Where will Afghanistan be in a year? -Express Tribune

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It’s been over 100 days since the Afghan Taliban returned to power in Kabul. The international community, particularly the west, is still grappling with the key question: should they recognise the Taliban government or wait until the insurgent group fulfills their expectations? While they try to solve this puzzle, the people of Afghanistan are suffering. The UN refugee agency, UNHCR, is appealing for much more support amid acute and rising humanitarian needs for 3.5 million people displaced by conflict inside Afghanistan — including 700,000 who were displaced in 2021.

“The humanitarian crisis is escalating daily in Afghanistan. Hunger in the country has reached truly unprecedented levels. Nearly 23 million people — that’s 55 per cent of the population — are facing extreme levels of hunger, and nearly 9 million of them are at risk of famine,” according to the UN assessment.

The international community is making pledges and even the US, which otherwise blocked $9.5 billion assets of the Afghan Central Bank, is willing to provide humanitarian assistance. Pakistan and India joined hands for the sake of Afghan citizens. Pakistan allowed India to use its land route for the transportation of 50,000 metric tonnes of wheat to Afghanistan. It is important to note this exception was created only for the people of Afghanistan as otherwise Pakistan does not allow India to export goods to Afghanistan using the Wagah crossing. Yet, all these measures may not be enough to avert another crisis in Afghanistan, which has seen four decades of war, unrest and bloodshed.

Taliban for now controlled most parts of the country and there has been no resistance to their rule other than the threat posed by Daesh Khorasan. But can the Taliban achieve sustainable peace? In 2001 when the US-led international alliance removed the Taliban from power, there was euphoria that Afghanistan might be entering a new era of peace and prosperity. Afghan Taliban were in total disarray and foot soldiers were willing to reconcile. But the US wanted to avenge the 9/11 attacks and was not interested in any grand reconciliation. Even former military ruler General Pervez Musharraf, who was the US ally, advised the same to then US President Bush to speak to the Afghan Taliban. The opportunity was lost and the Afghan Taliban gradually regrouped and eventually forced the US to strike a withdrawal deal on their terms. Such was the swiftness of the Taliban victory that the US and its allies even could not evacuate their nationals and others.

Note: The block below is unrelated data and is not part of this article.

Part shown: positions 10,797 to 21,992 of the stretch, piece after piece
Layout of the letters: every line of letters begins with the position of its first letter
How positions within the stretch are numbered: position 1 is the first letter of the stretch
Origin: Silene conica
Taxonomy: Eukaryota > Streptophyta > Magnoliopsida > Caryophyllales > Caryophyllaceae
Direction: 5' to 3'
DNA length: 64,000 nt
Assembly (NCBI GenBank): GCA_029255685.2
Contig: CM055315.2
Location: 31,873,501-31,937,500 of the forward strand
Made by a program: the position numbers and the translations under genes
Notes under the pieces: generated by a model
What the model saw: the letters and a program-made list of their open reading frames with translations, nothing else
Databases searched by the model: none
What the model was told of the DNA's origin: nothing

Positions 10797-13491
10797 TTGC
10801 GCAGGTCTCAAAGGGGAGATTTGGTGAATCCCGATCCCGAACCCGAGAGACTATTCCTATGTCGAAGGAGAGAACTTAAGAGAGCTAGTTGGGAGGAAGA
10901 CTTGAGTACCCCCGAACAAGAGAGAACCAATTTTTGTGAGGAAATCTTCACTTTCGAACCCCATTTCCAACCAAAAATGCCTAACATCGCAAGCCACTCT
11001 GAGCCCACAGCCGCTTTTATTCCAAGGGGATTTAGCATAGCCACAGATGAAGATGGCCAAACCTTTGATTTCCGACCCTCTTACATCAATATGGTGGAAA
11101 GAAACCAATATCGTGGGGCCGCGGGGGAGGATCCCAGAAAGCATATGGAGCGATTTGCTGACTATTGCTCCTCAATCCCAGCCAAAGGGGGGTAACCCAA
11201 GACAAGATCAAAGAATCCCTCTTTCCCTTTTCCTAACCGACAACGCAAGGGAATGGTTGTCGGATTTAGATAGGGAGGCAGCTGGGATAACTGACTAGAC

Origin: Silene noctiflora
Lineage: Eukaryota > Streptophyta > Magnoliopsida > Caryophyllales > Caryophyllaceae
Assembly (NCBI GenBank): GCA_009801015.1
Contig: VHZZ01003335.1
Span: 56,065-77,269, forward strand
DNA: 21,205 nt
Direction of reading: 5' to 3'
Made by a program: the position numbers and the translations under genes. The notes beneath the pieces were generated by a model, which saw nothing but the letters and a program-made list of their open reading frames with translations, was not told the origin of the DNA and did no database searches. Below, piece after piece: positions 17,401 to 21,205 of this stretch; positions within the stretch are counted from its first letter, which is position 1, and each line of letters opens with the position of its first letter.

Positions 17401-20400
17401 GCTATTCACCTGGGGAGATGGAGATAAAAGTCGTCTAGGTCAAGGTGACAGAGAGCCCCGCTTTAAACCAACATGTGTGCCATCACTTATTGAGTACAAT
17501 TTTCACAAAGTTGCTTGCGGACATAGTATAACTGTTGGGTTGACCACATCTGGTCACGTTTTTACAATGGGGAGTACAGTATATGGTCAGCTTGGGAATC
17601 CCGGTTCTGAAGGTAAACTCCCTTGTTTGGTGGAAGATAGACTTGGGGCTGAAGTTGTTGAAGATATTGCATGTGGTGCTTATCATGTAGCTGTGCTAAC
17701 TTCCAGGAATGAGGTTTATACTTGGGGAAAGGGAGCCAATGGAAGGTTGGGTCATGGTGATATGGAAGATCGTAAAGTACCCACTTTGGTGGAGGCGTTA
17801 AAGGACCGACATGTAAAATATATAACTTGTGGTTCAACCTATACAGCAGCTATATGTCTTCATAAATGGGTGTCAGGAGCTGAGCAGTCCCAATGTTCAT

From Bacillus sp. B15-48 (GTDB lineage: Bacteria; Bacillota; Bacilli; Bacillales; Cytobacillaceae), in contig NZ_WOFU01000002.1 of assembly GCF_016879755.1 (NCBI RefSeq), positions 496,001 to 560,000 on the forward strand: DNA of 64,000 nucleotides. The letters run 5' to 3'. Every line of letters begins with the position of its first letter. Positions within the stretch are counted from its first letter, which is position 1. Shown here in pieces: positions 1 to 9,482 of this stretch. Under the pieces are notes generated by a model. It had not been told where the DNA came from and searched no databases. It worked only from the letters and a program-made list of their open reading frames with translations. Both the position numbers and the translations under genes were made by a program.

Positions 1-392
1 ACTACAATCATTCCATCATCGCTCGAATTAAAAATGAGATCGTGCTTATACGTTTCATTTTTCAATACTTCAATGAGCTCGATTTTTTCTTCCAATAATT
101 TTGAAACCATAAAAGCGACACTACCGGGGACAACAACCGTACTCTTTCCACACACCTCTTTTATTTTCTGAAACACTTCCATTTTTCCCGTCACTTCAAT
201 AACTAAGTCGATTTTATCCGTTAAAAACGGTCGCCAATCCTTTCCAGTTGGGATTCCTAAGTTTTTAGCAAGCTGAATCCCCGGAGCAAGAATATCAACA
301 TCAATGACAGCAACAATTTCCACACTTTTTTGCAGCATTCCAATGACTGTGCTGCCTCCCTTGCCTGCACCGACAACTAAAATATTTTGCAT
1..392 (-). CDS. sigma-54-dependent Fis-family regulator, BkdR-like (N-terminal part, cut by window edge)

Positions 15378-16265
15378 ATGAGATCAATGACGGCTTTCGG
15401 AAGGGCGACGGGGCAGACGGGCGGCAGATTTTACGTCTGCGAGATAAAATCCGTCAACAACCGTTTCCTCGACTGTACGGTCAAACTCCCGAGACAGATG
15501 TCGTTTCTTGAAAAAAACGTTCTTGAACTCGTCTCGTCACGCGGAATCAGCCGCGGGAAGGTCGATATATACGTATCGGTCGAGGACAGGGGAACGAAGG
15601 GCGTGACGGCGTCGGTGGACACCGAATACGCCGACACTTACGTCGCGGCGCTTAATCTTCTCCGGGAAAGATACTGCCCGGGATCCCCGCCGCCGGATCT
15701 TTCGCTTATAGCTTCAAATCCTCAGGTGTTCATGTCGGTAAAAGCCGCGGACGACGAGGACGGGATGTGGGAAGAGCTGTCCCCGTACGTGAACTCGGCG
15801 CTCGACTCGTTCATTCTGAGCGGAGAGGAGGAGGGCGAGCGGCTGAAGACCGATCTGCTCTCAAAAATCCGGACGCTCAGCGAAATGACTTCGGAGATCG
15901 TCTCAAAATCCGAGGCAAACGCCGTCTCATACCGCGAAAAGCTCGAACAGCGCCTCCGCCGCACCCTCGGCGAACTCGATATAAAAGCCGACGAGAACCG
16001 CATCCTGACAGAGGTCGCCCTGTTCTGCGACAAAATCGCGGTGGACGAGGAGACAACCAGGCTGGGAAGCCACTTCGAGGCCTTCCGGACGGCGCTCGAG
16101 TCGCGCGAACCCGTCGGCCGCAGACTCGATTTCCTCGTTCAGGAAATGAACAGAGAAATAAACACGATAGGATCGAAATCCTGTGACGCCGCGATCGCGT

But soon the euphoria of their victory over the superpower would be replaced by harsh realities. For over 20 years the Afghan Taliban successfully fought the war against the US and foreign forces but now suddenly they need to transform themselves from an insurgent group to the one that governs the country. And this has to happen at a time when Afghanistan’s economy is facing a precarious situation. The Taliban government does not have enough money to pay salaries to the government employees. Next 6 to 12 months are going to be critical. The likely scenario is that the initial enthusiasm of the international community may recede. The US is in no mood to pump in any more investment or funding. China is keen to help but will not take the plunge without stability. The Gulf countries can provide some funding but it is unlikely to make a difference in a manner that the Afghan economy stands on its feet.

Economic collapse appears imminent. Empty stomachs provide perfect breeding ground for extremists like Daesh to lure common Afghans. As happened in the past, the administration in Kabul always faces some form of resistance. By the end of 2022 one may see resistance emerge in Afghanistan against the Taliban rule. If history is any guide, long-term peace and stability will remain a distant dream in Afghanistan!